With 48 million illnesses, 128,000 hospitalizations, and over 3,000 deaths each year in the United States because of foodborne disease, food safety affects us all.  Rosa champions policies to strengthen our food safety system and, as a senior member of the subcommittee that funds the Food and Drug Administration and Agriculture Committee, supports investments that ensure the safety of our food.  The quality and safety of our food affects how our children do in school, how our workforce performs, how our economy grows, and, most importantly, how healthy we are. Rosa co-chairs the bipartisan Congressional Food Safety Caucus, which fights for improvements in how we prevent foodborne illness.

Food Safety Modernization Act
Rosa is a leader in writing the Food Safety Modernization Act, which became law in 2011.  That bill contained several key provisions she championed, including mandating regular inspections of high-risk industrial food facilities, requiring food companies to take preventive measures, establishing a better system for tracing food, and demanding that imported food meet our safety standards.

As the Food Safety Modernization Act is implemented, Rosa is working to ensure that the new rules and regulations protect the health of American consumers.  She also works to improve the safety of meat and poultry food products.  And with the ever-increasing quantity of imported foods, Rosa fights for the resources and authorities needed to make sure that these foods are safe for consumers, and that our relationships with other countries make food safety a priority. 

Streamlining our Food Safety System
Rosa feels that in order for our nation’s food supply to be safe, we must change the fractured state it currently resides in.  Responsibility for food safety is stretched across 15 federal agencies responsible for enforcing at least 30 laws.  This fragmentation cannot efficiently respond to the safety problems of today’s global and complex world.  That is why she has long sponsored legislation that would establish a single food safety agency with a comprehensive and coordinated mission to protect America’s families from foodborne illness.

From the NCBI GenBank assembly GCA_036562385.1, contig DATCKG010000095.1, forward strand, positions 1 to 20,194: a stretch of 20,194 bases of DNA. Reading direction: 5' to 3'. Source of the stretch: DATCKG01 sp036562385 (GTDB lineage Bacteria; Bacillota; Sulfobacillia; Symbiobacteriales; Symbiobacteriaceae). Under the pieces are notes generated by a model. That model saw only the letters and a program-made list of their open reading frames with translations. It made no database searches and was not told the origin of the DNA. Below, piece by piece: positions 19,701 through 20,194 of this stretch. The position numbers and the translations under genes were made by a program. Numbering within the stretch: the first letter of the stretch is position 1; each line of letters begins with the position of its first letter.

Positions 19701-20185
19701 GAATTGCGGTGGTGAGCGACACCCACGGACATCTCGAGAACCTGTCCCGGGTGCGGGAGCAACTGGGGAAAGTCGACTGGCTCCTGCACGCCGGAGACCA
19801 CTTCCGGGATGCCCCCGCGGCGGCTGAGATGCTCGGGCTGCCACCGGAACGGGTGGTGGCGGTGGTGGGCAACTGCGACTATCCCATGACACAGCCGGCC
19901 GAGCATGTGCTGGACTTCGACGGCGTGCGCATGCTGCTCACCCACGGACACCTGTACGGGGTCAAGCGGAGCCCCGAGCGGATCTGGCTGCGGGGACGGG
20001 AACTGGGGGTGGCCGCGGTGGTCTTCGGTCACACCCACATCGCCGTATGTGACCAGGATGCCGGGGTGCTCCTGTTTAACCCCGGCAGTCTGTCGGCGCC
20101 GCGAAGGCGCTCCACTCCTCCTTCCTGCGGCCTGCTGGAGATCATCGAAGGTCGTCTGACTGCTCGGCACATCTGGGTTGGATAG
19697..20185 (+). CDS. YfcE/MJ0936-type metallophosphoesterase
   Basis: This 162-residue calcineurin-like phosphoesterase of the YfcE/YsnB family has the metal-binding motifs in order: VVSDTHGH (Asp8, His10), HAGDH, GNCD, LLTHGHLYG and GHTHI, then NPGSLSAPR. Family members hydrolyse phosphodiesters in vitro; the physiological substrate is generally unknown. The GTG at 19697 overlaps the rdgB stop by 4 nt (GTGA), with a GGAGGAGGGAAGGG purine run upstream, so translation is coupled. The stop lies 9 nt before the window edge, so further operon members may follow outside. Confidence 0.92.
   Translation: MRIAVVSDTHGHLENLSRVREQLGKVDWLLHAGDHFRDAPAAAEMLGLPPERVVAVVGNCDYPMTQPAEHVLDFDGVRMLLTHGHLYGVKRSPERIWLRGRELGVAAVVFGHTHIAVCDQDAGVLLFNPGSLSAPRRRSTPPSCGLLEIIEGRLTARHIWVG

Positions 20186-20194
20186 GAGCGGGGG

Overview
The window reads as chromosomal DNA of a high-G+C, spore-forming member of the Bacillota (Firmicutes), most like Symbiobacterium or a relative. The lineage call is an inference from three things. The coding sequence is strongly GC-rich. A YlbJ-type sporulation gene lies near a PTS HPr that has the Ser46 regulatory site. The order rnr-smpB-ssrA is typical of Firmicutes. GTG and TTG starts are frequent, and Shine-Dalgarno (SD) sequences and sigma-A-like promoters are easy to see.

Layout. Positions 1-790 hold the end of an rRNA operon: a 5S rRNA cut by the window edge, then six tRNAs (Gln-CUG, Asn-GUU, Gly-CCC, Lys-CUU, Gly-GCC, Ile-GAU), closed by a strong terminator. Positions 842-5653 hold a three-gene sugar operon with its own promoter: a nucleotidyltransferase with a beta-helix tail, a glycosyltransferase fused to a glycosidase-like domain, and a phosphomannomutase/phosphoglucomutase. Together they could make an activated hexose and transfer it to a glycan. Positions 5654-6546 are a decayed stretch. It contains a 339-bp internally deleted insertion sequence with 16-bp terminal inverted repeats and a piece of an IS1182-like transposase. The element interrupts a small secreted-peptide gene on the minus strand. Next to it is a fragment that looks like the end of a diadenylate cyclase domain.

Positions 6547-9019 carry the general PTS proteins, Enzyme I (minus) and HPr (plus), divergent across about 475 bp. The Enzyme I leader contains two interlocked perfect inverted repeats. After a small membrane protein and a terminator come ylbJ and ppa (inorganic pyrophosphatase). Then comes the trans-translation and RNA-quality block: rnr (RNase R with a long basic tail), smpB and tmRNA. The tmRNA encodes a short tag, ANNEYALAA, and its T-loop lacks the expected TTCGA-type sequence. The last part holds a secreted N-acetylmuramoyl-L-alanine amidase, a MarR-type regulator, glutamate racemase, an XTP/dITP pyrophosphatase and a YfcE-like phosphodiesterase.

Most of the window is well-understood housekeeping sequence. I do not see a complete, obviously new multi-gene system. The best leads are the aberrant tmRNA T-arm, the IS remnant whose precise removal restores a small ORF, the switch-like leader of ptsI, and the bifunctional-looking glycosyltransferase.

Drug and Medical Device Safety
The safety and effectiveness of medications in the United States is a critical component of the nation’s healthcare system.  Almost 40 percent of drugs taken in the United States are produced overseas and 80 percent of all drug ingredients come from foreign countries.  Americans trust and rely on these products to take care of themselves and their families.  Rosa works to ensure that the FDA can regulate, test, and assure the safety of the drugs that are used in hospitals, doctor’s offices, and homes across the country.

She also believes that addressing drug shortages must be a priority.  With the number of drug shortages climbing and a shortage of more than 250 drugs in 2011 alone, this problem affects thousands of cancer patients, patients undergoing anesthesia, emergency room patients, and many others.  Rosa supports Congressional actions to reverse the shortage trend and is working with the FDA to find real solutions to this complex problem.

Medical device safety is another critical area in which Rosa works to protect American patients.  Medical devices range from bandages and tongue depressors to tanning beds, pacemakers, and artificial joint implants.  She is working to ensure the safety and efficacy of the approval processes for medical devices, as well as for improved safety standards, post-market surveillance, and appropriate classification and labeling of medical devices to protect patients and consumers.  In the case of tanning beds, she is actively working to ensure that tanning beds are appropriately classified and regulated by the FDA.  Currently tanning beds are classified in the same regulatory category as bandages and cotton swabs, products that are generally recognized as safe.  This is despite of the fact that tanning beds are considered to be cancer causing devices by the World Health Organization and studies have shown that using tanning beds before the age of thirty increases your risk for developing melanoma skin cancer by 75 percent.  Rosa has introduced legislation calling for tanning beds’ reclassification so that the FDA can properly regulate their use to protect the public’s health.